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Damsel

Damsel

The painfully self-conscious script and often cringe-worthy dialogue of this would-be genre subversion ruins a gorgeous but ultimately empty film that would have been better off silent.

Damsel

1.75 / 5

The latest from brothers David and Nathan Zellner, Damsel, is a visually impressive reinvention of the Western. Boasting pitch-perfect postcard landscapes, an evocative score, beautiful lead actors and expressive supporting players, the movie had a lot of potential to match the brothers’ evocative 2014 feature Kumiko, The Treasure Hunter. But where that film successfully navigated a fine line between melancholy and preciousness, the painfully self-conscious script and often cringe-worthy dialogue of this would-be genre subversion ruins a gorgeous but ultimately empty film that would have been better off silent.

The movie is set in a mythical 19th century West populated by characters who largely speak with modern sensibilities and too-clever dialogue; for instance, a law enforcer presiding over a hanging declares the offender guilty of “skullduggery, skull thuggery and skull buggery.” Into this precisely art-directed but poorly-written world enters Samuel Alabaster (Robert Pattinson), a goofy, bumbling pioneer traveling across the Wild West with a miniature horse named Butterscotch in tow, a wedding present for his fiancée Penelope (Mia Wasikowska). The bridegroom hires Parson Henry (David Zellner) to journey with him to perform the ceremony that will unite Samuel and Penelope forever.

Pattison is moderately effective playing against type, the smoldering, old-fashioned leading-man looks that served him well as a young adult vampire undercutting the goofiness of this role. As the object of his affection, Wasikowska looks the part of a daguerreotyped 19th-century beauty, and gives her steadfast character robustness atypical of the wispy types she’s often given to play. Damsel has an intriguing premise, subverting the damsel-in-distress trope (“I don’t need saving,” Penelope points out, if you didn’t get it) with what turns out to be a kind of nerdy stalker narrative.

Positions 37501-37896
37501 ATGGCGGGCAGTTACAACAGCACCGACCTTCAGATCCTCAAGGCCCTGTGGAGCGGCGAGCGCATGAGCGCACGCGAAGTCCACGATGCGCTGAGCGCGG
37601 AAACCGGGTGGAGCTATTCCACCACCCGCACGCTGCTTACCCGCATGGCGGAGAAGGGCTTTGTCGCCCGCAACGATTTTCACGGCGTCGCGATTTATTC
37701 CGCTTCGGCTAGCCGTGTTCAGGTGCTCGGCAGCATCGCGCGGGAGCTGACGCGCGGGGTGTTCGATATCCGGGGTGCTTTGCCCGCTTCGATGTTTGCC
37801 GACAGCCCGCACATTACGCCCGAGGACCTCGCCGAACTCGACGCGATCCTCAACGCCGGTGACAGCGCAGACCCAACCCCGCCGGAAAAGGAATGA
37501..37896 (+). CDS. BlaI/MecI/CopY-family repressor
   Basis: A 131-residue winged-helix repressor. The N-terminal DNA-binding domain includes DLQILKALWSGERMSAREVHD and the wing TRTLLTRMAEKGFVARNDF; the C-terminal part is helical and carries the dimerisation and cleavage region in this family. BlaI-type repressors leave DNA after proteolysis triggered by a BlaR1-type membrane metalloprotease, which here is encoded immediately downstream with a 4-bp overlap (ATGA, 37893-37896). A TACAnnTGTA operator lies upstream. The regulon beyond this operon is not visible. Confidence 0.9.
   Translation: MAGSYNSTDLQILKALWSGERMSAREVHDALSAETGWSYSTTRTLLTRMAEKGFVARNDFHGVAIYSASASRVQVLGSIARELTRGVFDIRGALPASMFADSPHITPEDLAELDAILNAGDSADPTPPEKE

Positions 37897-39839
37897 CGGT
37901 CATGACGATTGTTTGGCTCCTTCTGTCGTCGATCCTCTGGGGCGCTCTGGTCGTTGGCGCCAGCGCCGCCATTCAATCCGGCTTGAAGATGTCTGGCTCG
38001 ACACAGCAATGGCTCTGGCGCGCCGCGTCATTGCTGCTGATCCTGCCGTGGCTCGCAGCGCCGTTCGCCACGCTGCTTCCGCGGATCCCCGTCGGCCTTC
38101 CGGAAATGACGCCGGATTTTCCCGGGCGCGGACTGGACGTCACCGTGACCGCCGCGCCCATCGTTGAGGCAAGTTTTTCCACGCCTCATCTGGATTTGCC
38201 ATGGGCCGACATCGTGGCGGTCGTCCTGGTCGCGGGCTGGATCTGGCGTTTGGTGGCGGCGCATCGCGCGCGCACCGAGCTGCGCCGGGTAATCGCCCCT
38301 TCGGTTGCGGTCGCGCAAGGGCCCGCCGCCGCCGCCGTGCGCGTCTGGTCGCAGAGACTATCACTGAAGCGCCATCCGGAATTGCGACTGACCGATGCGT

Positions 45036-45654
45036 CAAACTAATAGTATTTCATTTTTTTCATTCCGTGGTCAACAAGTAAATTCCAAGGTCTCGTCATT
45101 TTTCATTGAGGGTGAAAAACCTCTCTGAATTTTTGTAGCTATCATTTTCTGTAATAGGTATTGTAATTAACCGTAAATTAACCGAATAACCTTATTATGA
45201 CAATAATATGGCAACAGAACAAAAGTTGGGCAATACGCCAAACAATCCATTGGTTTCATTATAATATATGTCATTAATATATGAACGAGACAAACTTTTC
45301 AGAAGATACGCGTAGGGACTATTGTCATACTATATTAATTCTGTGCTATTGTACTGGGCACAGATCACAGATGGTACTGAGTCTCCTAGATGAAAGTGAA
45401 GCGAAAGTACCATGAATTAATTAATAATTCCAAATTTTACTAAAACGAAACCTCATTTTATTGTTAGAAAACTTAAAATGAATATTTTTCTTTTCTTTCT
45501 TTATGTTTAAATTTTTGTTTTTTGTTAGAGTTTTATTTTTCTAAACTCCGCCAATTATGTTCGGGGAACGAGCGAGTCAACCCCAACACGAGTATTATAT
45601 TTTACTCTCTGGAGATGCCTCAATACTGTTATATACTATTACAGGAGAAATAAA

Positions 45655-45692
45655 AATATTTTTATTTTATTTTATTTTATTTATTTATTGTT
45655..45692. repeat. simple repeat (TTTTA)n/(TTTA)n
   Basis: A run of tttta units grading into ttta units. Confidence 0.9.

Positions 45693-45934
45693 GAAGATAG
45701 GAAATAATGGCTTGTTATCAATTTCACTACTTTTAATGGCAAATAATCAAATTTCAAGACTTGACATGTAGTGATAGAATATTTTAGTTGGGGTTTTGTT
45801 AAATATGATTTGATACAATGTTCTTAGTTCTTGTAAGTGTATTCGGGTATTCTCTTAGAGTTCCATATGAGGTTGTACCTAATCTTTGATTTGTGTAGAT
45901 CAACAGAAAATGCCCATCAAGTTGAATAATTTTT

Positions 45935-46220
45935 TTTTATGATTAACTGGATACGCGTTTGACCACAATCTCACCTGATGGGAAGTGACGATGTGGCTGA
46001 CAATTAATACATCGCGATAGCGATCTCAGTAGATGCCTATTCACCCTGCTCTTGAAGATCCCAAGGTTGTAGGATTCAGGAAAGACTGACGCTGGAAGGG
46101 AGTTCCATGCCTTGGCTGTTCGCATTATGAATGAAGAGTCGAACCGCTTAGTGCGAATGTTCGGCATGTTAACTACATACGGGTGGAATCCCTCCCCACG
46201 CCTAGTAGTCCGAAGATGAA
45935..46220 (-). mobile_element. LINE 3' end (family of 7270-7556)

The filmmakers create a rich and credible atmosphere–part of what made the Zellners’ last movie work so well. However, there’s a big But: All too often a character will open their mouth and blurt out some anachronism (in word use or attitude) and take you out of that spell. As an actor, David Zellner was sensitive and realistic as the deputy in Kumiko—the only character that seemed to take her quest seriously—but here he’s little more than a cartoon character, and with sticks of dynamite and a bent-barrel shotgun among the movie’s comic props, it’s no wonder.

Scene after scene of embarrassing dialogue plays out, which makes what works in Damsel that much more frustrating. For instance, as Samuel and Parson Henry begin their wide-angle journey through the scenic American Frontier, set to an Octopus Project score that comes off like the art rock of Popul Vuh with a dash of rural Midwest timbres, the match between sound and image is a thrilling synthesis of Cinemascope Western and arthouse mysticism. But then somebody spoils it. When the Parson tells Samuel that he’s from Baltimore, his errant employer knowingly assures him that this pristine natural vista will look just like it in 20 years.

The quirky Kumiko, the Treasure Hunter wasn’t overwhelmed by its inherent whimsy; Rinko Kikuchi’s central, deadpan performance helped sustain its bittersweet, human scale. Not so with this Damsel; the fleeting moments when it strikes the right tone are exhilarating, which makes its tonal pratfalls that much more distressing.

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